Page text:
How Sleep Deprivation Affects Mental Health
No matter the lifestyle you lead, sleepless nights are inevitable. Although you may not find it concerning, an extended period of sleep deprivation can have severely adverse consequences on your brain health and overall well-being.
Studies have shown that sleep deprivation can substantially intensify amygdala reactivity to negative emotional stimuli. The amygdala is a complex part of the limbic system that processes emotions such as fear and aggression. The amygdala also plays a vital role in decision-making. Amplified activity in the amygdala makes sleep-deprived individuals feel negative emotions more strongly while also intensifying an individual’s reactions. These individuals are more prone to irritability, anxiety, aggression, and even suicidal thoughts.
Sleep deprivation has also been linked to disrupting the dopaminergic system severely. Dopamine is associated with the brain’s reward center, and just one night of sleeplessness can have adverse consequences. Changes in dopamine receptors are associated with impulsiveness and severe inability in decision-making.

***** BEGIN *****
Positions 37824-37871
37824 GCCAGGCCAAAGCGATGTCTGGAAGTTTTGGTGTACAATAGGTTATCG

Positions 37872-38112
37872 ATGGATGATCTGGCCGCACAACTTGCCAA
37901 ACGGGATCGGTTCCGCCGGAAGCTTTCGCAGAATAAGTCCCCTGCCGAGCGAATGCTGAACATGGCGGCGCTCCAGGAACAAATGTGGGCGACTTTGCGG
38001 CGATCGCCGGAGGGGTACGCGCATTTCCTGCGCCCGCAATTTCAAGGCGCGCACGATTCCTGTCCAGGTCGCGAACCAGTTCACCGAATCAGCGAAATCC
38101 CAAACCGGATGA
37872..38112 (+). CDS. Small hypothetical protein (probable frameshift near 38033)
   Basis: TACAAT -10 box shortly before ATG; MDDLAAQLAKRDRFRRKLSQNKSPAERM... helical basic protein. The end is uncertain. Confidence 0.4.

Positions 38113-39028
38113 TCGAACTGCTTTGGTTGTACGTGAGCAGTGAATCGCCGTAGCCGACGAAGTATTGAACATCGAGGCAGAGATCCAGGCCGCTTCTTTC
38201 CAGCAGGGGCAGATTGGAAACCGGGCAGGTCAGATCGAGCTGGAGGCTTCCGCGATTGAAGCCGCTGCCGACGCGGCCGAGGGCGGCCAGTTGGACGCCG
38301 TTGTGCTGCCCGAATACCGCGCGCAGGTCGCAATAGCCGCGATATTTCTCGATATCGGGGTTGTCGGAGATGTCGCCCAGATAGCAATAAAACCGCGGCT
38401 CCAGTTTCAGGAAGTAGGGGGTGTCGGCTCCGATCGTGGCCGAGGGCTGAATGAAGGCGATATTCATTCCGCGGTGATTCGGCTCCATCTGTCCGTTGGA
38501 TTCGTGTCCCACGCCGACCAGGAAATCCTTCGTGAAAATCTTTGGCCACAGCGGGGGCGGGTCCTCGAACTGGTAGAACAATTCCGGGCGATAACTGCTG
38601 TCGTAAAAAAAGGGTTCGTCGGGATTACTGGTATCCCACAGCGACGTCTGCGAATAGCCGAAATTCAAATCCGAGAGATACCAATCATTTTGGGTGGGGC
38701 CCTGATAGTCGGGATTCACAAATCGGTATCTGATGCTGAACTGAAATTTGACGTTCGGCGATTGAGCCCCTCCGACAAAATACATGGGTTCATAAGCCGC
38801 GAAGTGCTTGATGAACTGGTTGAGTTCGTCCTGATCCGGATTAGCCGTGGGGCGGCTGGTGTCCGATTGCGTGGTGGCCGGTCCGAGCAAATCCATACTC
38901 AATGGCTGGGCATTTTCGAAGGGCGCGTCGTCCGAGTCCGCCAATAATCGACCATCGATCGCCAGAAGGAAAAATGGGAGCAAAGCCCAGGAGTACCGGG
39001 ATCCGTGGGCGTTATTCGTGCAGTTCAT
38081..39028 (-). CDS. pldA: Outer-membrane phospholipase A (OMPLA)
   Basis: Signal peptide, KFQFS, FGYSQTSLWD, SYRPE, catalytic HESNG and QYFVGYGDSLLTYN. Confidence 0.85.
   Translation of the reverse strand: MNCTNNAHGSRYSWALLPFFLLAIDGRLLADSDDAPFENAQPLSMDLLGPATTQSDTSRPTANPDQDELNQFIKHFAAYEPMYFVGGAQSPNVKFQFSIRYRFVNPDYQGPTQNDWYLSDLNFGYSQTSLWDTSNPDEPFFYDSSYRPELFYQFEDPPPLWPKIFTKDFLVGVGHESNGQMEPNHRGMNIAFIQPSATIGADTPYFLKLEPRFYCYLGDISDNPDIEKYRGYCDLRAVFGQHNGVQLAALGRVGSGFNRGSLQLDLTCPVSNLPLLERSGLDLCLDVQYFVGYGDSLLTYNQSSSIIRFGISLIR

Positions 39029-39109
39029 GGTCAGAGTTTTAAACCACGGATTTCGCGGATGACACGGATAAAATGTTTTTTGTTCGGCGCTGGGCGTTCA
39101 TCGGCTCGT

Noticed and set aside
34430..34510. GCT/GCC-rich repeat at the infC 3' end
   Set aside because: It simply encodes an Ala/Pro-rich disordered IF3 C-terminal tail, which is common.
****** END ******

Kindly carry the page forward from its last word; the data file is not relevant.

In addition, chronic sleep deprivation or insomnia is associated with depression. Several studies have shown that chronic insomnia and alterations in sleep patterns increase the likelihood of depression. Sleep deprivation can also make you overthink certain memory events of the past and can even alter your memory of negative experiences. The result is sometimes a modified yet empathically fueled recount of a previous experience that your brain considers accurate. However, the situation may not be as bad as you recall.
Nonetheless, if you are suffering from sleep deprivation, here are some tools to help improve sleep habits:
- Keep a notepad and pen next to your bed to write out worrisome thoughts.
- Repeat a sleep mantra such as “I give myself permission to rest, I can allow my body and mind to rest now,” instead of “I need to go to sleep” and fixating and worrying about why you can’t fall asleep.
- Practice a body scan relaxation or rhythmic breathing exercise, such as laying on your back, palms of your hands on your lower belly, inhale counting to 4 and exhale on 4, “inhale 2-3-4, exhale 2-3-4,” repeat quietly to yourself.
- Put on ambient music or a white noise machine to help calm the mind.
It’s important to also acknowledge that there are some points in life that we may find very troublesome and stressful, where sleep may be hard to come by. Remember and know that those times will pass and won’t last forever.
If you or anyone you know may be suffering from sleep disorders or any other mental health concerns, BHAVA Therapy Group is here to help. Contact us today.